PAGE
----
Radios. A heavyweight forced to innovate and reinvent itself

Radios.  A heavyweight forced to innovate and reinvent itself

Gone are the days when radio dictated customs and above all was the main means of companionship. There are programs that marked generations. And if in the beginning it was known for broadcasting radio soap operas, it quickly gained space for broadcasting comedies, requested albums, among many other programs. But over the decades it was forced to modernize and even reinvent itself.

It was through the radio that the passwords were heard that secretly gave the signal for the troops to leave the barracks in the early hours of April 25, 1974. Around 10:55 pm on the 24th, João Paulo Dinis, on the antenna of Emissores Associados de Lisbon, aired And after Adeus, by Paulo Carvalho, the winning song at that year’s Festival da Canção. Half an hour later, on Rádio Renascença, it would be Grândola Vila Morena, by Zeca Afonso, to confirm the start of the revolution. And it was also here that the first news was heard about the events and reactions of the populations that followed the revolution.
The importance of radio was put aside with the appearance of television, first in black and white, until today. At the beginning of the year, a study by Havas Media Network concluded that open television channels and search engines continue to lead the table of means used by the Portuguese to obtain information, with traditional means being seen as more credible.
Still, it gained ground in programs that listen to the listener’s voice. The formula is simple: give guests and listeners the opportunity to exchange ideas with each other, programs that can surpass other national media, enforcing the egalitarian principle of opinion. And, according to several studies, it has been proven that these programs stimulate political communication and promote free expression, particularly in matters of civic and political content.
Also in electoral campaigns, radio gained importance. Since 2015, the candidates’ last debate has been held in this medium. And this legislative campaign is no exception. The meeting is scheduled for February 26th.

Challenges And on the day that World Radio Day is celebrated, this medium continues to face several challenges. On February 5th, changes to the Radio Law were published in the Diário da República, in which the minimum share of Portuguese music on the radio is set at 30%, no longer subject to annual approval by the Government. Radio operators are also required to provide the ERC, on a monthly basis, with the information necessary to monitor Portuguese music broadcasting quotas.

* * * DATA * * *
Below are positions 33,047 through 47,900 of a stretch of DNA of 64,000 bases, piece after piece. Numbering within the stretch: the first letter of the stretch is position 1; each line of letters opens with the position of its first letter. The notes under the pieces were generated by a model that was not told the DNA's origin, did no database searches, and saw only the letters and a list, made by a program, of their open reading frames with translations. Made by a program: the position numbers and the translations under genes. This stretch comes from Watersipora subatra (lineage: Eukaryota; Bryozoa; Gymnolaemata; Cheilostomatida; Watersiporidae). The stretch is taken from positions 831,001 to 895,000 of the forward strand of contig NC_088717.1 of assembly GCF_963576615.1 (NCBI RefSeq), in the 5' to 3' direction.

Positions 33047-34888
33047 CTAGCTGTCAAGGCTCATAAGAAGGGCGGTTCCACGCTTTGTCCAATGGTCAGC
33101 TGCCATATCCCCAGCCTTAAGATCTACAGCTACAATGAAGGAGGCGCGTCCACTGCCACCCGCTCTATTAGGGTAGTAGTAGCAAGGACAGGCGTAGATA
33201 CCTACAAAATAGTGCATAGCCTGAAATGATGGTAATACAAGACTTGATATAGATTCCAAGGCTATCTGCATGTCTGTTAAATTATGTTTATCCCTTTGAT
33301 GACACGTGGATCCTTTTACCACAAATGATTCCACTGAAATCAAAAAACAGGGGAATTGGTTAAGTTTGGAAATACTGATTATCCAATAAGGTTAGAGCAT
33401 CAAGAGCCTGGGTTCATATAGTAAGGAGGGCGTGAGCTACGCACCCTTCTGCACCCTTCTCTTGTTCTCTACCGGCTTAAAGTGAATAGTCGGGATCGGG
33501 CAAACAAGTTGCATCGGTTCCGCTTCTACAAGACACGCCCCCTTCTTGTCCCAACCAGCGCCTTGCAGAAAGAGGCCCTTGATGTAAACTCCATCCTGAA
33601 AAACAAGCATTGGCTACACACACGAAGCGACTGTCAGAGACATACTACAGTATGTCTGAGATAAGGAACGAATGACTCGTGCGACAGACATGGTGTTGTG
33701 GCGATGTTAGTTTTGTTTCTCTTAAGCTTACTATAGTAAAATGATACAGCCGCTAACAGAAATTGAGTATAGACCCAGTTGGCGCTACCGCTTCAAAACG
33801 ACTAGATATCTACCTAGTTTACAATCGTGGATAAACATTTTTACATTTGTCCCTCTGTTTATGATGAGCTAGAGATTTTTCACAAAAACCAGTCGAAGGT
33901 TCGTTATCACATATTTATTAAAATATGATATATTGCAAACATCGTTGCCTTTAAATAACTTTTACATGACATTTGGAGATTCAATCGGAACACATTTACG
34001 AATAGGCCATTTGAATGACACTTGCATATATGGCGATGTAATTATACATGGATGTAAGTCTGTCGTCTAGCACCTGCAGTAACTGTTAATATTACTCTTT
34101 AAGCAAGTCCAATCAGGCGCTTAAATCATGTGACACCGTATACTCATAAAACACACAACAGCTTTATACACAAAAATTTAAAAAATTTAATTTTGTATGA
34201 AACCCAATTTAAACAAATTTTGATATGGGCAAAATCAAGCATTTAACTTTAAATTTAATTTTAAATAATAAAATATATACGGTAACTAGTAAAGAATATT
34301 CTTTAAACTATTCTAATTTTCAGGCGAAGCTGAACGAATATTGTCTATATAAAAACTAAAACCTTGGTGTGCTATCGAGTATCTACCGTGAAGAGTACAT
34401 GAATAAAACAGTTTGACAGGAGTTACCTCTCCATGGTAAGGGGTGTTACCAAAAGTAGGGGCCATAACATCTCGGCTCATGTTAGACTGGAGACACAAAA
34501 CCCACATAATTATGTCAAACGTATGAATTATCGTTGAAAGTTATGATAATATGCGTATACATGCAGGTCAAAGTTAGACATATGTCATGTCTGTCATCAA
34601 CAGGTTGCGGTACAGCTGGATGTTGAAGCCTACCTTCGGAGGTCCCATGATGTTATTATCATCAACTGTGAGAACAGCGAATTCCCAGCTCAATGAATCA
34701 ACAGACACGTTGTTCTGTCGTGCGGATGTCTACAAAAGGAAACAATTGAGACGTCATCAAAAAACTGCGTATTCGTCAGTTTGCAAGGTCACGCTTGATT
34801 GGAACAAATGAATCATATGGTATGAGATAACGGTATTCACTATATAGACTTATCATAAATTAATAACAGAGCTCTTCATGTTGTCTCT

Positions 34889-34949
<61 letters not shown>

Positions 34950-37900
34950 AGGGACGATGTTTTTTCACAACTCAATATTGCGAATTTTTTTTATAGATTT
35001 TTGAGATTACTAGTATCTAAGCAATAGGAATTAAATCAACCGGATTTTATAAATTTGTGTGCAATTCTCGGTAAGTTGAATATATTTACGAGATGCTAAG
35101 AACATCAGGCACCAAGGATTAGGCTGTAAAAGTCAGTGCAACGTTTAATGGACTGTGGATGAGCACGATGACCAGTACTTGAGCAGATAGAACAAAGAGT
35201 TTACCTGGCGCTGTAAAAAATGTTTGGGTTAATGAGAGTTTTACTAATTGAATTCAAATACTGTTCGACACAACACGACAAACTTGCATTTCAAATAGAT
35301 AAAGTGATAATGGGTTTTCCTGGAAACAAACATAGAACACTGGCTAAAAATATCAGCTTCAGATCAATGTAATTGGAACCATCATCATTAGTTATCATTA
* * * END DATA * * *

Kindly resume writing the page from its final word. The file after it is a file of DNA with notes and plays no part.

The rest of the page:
Until now, the law said that radio stations had to reserve at least 25% of their broadcasts for Portuguese music, a percentage that was highly contested by artists. In force since 2009, the minimum mandatory quota rose in 2021 to 30% as a response to the effects of the pandemic, but “after this period” returned to 25%.

Until today, the first official radio that appeared in Portugal was in 1935 with the National Broadcasting Company, currently Antena 1. A year later, Rádio Renascença began experimental broadcasts. After the 25th of April there was a new turnaround and they were all nationalized, with the exception of Renascença and, in 1976, the National Broadcaster was renamed Rádio Didições Portuguesa (RDP).
The 80s saw a boom in so-called Pirate Radios, which took over frequencies by storm and quickly gained the interest of listeners. Its quality wasn’t the best, but that wasn’t its goal either. In high schools, the famous pirate radio stations were emerging, with student associations playing music that divided opinions, but livened up the breaks. Many of them ended up becoming professionals.
However, faced with the chaotic situation in broadcasting, the State was forced to intervene and legislated on free radio stations, in a process that was far from peaceful as it left many behind, giving, at the time, the highest frequency to Correio da Manhã radio in to the detriment of the TSF. A process that caused a lot of ink to flow. But that ended up dictating their future: we have hundreds of them who now find themselves faced with new challenges and have been forced to reinvent themselves.
Between betting on digital formats and investing in podcasts, anything goes to attract and retain listeners. Thanks to new technologies, radio is spreading in new forms and on new devices, which makes portability even easier. In this edition, we take a trip to the programs that marked the older generations, we give voice to one of the radio’s voices, António Sala, and we talk about the challenges of the ether.
Interestingly, these days, some televisions copy the radio model and the reporting of football games, with commentators in the studio, without images of the game, are a success.
Gone are the days when people dreamed of the face of the voice coming out of the radio. Today, journalists and communicators are almost as well-known as their television colleagues. Television that did not kill radio, as was once claimed, and that, as was said, even copies the radio model.


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